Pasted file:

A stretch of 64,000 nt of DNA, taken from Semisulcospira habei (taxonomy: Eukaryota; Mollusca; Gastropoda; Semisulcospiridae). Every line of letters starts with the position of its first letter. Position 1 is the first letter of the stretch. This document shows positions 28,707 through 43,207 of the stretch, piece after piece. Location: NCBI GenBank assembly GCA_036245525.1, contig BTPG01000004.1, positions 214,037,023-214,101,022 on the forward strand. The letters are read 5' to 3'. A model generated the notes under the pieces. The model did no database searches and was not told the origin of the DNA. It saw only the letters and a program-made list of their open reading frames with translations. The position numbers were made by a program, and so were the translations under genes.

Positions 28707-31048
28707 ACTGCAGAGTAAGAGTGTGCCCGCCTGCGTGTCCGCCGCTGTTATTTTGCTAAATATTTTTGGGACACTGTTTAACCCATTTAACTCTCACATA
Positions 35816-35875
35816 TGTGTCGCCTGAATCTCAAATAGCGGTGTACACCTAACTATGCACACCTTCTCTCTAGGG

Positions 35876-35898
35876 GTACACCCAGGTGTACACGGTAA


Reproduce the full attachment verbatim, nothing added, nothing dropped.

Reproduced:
A stretch of 64,000 nt of DNA, taken from Semisulcospira habei (taxonomy: Eukaryota; Mollusca; Gastropoda; Semisulcospiridae). Every line of letters starts with the position of its first letter. Position 1 is the first letter of the stretch. This document shows positions 28,707 through 43,207 of the stretch, piece after piece. Location: NCBI GenBank assembly GCA_036245525.1, contig BTPG01000004.1, positions 214,037,023-214,101,022 on the forward strand. The letters are read 5' to 3'. A model generated the notes under the pieces. The model did no database searches and was not told the origin of the DNA. It saw only the letters and a program-made list of their open reading frames with translations. The position numbers were made by a program, and so were the translations under genes.

Positions 28707-31048
28707 ACTGCAGAGTAAGAGTGTGCCCGCCTGCGTGTCCGCCGCTGTTATTTTGCTAAATATTTTTGGGACACTGTTTAACCCATTTAACTCTCACATA
Positions 35816-35875
35816 TGTGTCGCCTGAATCTCAAATAGCGGTGTACACCTAACTATGCACACCTTCTCTCTAGGG

Positions 35876-35898
35876 GTACACCCAGGTGTACACGGTAA